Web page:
Date of Award

August 2018

Degree Type


Degree Name

Doctor of Philosophy



First Advisor

Krista M Lisdahl

Committee Members

Cecelia Hillard, Bonita Klein-Tasman, Chris Larson, Hanjoo Lee


Alcohol, DTI, Emerging adulthood, Marijuana, White Matter


Objective: Growing evidence suggests alcohol and cannabis use independently alter neural structure and functioning, particularly during sensitive developmental time periods such as adolescence and emerging adulthood. However, there has been minimal investigation into the effects co-occurring use of these two substances, despite preliminary evidence of unique acute and psychopharmacological changes due to using alcohol and cannabis together.

Method: Data drawn from the IDEAA Consortium was utilized to assess white matter integrity as measured by FreeSurfer’s TRACULA in emerging adults (n=192; 16-27 years old). Timeline Follow-Back was used to calculate past month cannabis use, alcohol use, co-use days, binge alcohol episode, and co-use-binge days. The Stroop task was administered and normed scores were used. Multiple regressions investigated white matter integrity by past month cannabis, alcohol, and co-use days, controlling for appropriate covariates (e.g., site, gender, education, length of abstinence). Analyses were run twice, once with alcohol as measured in standard units and once with binge episodes. Follow-up brain-behavior analyses assessed whether substance use or tracts that differed significantly by substance use then related to Stroop performance. Correction for multiple comparisons was conducted using Benjamini and Hochberg’s (1995) False Discovery Rate correction method.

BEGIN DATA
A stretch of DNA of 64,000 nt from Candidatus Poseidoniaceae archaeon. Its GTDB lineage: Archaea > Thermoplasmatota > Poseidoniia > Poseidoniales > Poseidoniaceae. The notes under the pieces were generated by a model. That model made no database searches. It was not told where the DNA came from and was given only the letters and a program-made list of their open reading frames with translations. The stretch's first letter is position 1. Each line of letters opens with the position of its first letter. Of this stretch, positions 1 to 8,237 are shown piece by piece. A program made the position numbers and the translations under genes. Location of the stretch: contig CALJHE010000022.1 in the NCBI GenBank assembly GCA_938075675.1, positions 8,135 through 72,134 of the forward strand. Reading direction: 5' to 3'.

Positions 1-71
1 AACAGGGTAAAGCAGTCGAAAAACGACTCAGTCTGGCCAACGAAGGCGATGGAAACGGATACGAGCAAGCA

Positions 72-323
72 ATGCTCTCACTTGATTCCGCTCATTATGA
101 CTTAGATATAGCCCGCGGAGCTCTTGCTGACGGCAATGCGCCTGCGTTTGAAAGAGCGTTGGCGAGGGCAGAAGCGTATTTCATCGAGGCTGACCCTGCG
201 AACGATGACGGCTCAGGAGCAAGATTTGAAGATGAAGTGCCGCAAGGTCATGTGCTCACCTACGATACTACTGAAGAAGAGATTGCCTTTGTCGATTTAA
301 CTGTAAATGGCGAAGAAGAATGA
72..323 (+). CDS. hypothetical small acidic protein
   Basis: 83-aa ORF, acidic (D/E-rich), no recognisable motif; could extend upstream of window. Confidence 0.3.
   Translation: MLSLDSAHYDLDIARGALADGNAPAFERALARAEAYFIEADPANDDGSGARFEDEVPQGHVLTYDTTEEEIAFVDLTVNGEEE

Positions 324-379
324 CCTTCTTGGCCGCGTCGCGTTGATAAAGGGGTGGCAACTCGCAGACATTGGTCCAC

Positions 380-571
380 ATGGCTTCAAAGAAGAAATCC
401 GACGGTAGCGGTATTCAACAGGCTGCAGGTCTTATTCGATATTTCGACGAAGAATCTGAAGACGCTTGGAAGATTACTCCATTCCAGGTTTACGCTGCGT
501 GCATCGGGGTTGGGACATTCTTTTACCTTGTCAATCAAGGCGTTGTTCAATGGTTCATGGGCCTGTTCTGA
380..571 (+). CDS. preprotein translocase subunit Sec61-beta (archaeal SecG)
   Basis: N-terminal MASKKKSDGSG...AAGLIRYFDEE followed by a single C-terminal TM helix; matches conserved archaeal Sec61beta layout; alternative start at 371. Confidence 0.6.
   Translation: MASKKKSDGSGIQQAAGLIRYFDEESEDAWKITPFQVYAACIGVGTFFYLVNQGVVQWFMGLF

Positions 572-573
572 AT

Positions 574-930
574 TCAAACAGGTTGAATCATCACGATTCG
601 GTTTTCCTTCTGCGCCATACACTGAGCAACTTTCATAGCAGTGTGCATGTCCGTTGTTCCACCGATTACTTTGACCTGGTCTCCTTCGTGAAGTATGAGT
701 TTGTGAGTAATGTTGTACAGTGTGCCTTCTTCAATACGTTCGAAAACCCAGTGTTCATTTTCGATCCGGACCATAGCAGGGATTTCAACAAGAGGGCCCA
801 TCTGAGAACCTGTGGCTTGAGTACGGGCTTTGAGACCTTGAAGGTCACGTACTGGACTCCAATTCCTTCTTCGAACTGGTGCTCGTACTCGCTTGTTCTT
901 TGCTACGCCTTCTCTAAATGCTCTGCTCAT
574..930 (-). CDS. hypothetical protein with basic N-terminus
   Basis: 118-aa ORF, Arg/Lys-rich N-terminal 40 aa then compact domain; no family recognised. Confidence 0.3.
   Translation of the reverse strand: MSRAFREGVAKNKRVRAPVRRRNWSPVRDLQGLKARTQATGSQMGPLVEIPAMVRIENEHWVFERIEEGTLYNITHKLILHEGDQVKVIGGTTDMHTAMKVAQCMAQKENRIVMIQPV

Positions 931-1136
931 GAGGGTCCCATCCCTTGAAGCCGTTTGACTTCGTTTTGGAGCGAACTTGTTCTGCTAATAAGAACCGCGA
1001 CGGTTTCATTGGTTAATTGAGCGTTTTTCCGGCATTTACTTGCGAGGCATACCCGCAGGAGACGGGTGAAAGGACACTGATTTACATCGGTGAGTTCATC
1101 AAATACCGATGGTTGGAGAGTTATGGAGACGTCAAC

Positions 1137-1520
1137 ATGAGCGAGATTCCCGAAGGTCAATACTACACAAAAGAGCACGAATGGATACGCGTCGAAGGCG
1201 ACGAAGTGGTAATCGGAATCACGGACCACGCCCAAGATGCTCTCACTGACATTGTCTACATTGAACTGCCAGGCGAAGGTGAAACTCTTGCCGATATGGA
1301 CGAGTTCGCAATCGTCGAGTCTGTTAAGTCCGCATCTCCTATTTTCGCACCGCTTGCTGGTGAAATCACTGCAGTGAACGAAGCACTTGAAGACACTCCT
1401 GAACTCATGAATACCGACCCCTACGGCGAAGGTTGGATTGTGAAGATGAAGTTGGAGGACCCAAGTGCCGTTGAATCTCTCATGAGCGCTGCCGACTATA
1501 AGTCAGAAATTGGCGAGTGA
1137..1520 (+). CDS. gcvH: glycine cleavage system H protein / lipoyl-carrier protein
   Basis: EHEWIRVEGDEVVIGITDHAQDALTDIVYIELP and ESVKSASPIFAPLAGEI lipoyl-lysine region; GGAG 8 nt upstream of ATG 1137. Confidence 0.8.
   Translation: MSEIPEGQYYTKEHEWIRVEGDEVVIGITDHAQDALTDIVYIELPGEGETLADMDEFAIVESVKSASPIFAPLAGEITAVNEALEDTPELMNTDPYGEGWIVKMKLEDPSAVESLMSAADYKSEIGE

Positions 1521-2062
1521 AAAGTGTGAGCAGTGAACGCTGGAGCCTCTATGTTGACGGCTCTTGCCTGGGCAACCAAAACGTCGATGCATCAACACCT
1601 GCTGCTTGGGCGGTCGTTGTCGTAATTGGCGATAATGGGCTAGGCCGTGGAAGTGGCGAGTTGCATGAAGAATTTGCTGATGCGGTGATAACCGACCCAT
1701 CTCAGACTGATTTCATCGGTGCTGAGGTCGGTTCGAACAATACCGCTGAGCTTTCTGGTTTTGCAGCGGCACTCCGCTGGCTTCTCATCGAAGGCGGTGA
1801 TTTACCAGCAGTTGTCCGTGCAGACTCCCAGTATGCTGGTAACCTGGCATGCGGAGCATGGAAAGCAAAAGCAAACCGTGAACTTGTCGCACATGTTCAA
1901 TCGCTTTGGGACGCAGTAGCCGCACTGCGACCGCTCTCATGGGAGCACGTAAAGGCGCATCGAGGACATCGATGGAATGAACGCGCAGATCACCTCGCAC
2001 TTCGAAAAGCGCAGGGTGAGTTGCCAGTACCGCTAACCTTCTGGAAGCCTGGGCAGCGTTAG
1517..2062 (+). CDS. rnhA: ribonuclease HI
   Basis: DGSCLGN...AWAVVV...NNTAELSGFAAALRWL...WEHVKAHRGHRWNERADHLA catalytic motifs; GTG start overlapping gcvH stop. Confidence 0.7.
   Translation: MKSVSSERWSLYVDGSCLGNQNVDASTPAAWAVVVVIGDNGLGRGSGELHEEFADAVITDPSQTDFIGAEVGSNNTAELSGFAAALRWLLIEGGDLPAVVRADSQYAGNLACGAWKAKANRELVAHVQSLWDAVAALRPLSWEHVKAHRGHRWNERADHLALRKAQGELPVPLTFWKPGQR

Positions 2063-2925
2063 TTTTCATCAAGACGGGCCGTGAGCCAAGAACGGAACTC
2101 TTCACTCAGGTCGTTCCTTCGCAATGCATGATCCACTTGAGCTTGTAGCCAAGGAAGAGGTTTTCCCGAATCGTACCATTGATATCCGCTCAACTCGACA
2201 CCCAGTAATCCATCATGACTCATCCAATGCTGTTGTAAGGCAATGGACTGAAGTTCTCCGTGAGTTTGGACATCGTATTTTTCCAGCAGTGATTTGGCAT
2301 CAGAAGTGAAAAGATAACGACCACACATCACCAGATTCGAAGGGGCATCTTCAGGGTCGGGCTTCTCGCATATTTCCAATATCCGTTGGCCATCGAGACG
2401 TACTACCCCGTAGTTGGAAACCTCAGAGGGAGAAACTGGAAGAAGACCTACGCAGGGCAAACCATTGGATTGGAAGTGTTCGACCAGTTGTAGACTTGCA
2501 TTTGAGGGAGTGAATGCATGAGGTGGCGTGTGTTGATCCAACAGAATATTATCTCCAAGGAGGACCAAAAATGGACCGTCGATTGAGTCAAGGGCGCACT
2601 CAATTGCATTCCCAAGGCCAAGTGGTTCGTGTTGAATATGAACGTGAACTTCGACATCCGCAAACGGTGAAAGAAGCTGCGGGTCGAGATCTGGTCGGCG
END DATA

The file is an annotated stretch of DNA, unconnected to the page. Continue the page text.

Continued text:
Results: Corrected for multiple comparisons, cannabis use was significantly related to increased mean diffusivity in 12 fronto-limbic and fronto-parietal tracts. Cannabis use also associated with poorer performance on Stroop word reading. Within the MJ+ALC group, increased mean diffusivity associated with better Stroop interference performance.

Discussion: The present study found cannabis use was associated with decreased white matter integrity, as measured by mean diffusivity, across fronto-parietal and fronto-limbic tracts. These results suggest a robust relationship between cannabis use and white matter integrity in this neurodevelopmentally sensitive time period. Despite our hypotheses, co-use, alcohol use, and binge drinking did not significantly predict any measures. Future research should further investigate the potential independent and interactive affects of these substances on preclinical and clinical levels. Efforts should be made to inform the public of the likely negative impact of cannabis on white matter quality.